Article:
Sometimes the output to be generated is very large. This happens, e.g., when the first stage has returned a huge number of simple motifs occurrences. In turns, this can be a consequence of the particular values of the input parameters, such as very short motif lengths and/or relatively small difference between length and number of available errors. Under these circumstances, SISMA basic implementation, which keeps all the intermediate motifs (including the simple ones) in main memory, may fail due to memory shortage.

          To cope with this situation, especially on low memory PCs, SISMA can be run with a specific option that produces the output in distinct slices, and that requires less main memory to produce the output of each slice. Given an integer v as the value of the space-saving option parameter, for i = 1,…,b, each set of motifs K i is partitioned into ⌈|K i |/v⌉ subsets , each one containing at most v distinct motifs. The second stage is then run once for each possible element in the Cartesian product . In this way SISMA drastically reduces the number of intermediate structured motifs generated and usually avoids out-of-memory failures at the price of a moderate slowdown (see the Computational cost section).

          The only cases that this variant of SISMA is not able to handle are those in which the memory shortage is due to stage 1, i.e., when the number of simple motifs (and their occurrences) is simply too large to fit in memory (we will see that this happens in few very difficult instances on synthetic data).

          Occurrence print option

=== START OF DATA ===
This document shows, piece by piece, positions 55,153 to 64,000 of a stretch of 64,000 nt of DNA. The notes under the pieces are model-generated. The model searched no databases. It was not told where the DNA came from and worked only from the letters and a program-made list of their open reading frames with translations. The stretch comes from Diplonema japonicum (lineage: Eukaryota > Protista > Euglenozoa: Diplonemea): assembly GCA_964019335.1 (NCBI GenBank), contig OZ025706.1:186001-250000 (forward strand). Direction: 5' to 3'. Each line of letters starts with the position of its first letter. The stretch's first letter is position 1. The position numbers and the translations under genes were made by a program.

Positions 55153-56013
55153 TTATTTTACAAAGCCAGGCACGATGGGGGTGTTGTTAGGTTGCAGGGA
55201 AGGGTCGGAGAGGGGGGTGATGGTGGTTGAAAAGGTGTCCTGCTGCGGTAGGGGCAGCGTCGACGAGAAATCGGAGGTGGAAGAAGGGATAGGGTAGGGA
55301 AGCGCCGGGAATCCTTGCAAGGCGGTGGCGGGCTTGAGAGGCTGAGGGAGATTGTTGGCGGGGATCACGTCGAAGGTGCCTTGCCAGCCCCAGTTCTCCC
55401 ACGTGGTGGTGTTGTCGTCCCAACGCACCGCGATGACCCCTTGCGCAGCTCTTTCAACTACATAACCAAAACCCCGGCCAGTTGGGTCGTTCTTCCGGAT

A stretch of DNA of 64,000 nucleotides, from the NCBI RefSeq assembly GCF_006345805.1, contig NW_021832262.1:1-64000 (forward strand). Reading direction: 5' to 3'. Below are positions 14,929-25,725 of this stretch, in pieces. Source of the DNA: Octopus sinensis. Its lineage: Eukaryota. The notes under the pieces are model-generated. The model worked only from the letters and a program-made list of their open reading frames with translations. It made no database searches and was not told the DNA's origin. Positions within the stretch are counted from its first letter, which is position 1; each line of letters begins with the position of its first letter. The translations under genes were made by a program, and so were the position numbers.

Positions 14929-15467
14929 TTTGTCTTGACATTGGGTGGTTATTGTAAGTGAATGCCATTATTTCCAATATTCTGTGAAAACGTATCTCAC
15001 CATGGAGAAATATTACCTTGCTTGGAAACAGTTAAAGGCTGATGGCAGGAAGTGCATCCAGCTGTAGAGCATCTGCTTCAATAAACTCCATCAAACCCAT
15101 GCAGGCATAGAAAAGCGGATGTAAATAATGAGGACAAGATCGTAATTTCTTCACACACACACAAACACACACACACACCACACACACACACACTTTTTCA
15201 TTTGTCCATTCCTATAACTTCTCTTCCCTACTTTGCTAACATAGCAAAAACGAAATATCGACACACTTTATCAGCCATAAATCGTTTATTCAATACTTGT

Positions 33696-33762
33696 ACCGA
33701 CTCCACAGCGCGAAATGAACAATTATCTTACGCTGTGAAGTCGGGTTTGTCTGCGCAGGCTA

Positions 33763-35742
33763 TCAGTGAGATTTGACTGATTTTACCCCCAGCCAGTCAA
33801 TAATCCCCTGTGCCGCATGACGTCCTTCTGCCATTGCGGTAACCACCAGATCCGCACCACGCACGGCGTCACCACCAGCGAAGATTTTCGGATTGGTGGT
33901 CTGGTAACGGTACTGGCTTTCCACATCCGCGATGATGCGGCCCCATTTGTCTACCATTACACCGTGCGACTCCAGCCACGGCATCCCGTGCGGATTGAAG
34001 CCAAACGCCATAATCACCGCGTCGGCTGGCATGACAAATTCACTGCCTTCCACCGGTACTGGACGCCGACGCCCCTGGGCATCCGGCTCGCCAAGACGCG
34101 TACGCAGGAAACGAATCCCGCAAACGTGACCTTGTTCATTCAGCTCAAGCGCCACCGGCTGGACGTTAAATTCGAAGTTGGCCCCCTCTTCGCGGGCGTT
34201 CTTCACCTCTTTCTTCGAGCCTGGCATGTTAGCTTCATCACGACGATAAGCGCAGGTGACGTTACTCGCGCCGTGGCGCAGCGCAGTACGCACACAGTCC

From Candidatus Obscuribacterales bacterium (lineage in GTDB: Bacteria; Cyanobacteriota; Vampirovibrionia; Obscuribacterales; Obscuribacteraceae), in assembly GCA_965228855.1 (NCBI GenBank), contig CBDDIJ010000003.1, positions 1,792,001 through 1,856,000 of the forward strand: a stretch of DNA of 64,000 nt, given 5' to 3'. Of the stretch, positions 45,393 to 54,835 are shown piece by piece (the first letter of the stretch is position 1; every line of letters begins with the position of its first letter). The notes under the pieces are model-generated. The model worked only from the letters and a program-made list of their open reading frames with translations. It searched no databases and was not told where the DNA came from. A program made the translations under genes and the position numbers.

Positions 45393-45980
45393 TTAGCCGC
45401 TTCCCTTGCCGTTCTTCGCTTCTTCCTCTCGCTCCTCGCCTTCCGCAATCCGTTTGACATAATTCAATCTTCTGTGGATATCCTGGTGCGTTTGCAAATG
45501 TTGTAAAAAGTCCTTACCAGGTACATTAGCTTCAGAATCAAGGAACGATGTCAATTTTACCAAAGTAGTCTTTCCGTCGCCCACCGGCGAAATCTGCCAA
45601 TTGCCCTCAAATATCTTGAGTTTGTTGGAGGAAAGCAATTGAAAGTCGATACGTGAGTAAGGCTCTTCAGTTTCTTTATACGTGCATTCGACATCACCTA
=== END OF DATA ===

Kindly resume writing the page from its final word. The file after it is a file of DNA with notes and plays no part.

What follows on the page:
SISMA might be instructed to output the starting positions of all occurrences of the discovered structured motifs.

          Not using this option allows a fair comparison with tools that do not print all motif occurrences, but just the motif definitions.

          Computational cost

          The time computational cost of SISMA is given by the cost of simple motif extraction plus that of occurrence list intersections. Here we will first refer to the basic version of SISMA, with only briefly mentioning the various options at the end of the section.

          With the current implementation, the simple motif extraction tool must be run once for each different single box template (i.e., for all different (,e) pairs). Both SMILE and our modified version of Speller have worst-case time complexity in O(N t ν(e,)), where t is the number of suffix tree nodes at depth , N is the number of input sequences, and ν(e,) is the number of words of length that differ in at most e letters from a word m of length . It holds that ν(e,) ≤ e |Σ| e . Hence, the time complexity is linear in the input size, but possibly exponential in the number e of substitutions. Thus, as we are working with the DNA alphabet, the first stage takes .

          Let B i be the total number of occurrences of simple motifs found for the i th box in the first phase (see Equation 1), for i = 1,…,b, and let S j be the total number of j-prefixes occurrences found during the j th step of the second stage, for j = 2,…,b−1. The cost of the occurrence list intersection phase is upper bounded by:

          where equality holds since S 1 = B 1. Hence, the computational cost of SISMA is


          Equation (2) clearly shows that the running time of the second stage depends essentially on the number of occurrences of simple motifs and that of intermediate structured motifs. Note, however, that if there is a large number of simple motifs the cost of first stage is high as well. Low cost of the first stage and high cost of second stage are possible only if there are relatively few simple motifs but many intermediate structured motifs. This is in principle possible, but in practice it hardly happens due to order and distance constraints, as the computational experiments clearly indicate. In practice, thus, the cost of extracting structured motifs is comparable with that of simple motif finding, at least when the starting positions of all the occurrences are required. As for the memory space used, it is not difficult to see that this is the maximum between: (1) SMILE space complexity needed to generate all the motifs occurrences for each box, and (2) the space needed to generate j-prefixes occurrences, i.e., O(max j∈[2.b−1]{S j + B j + 1}).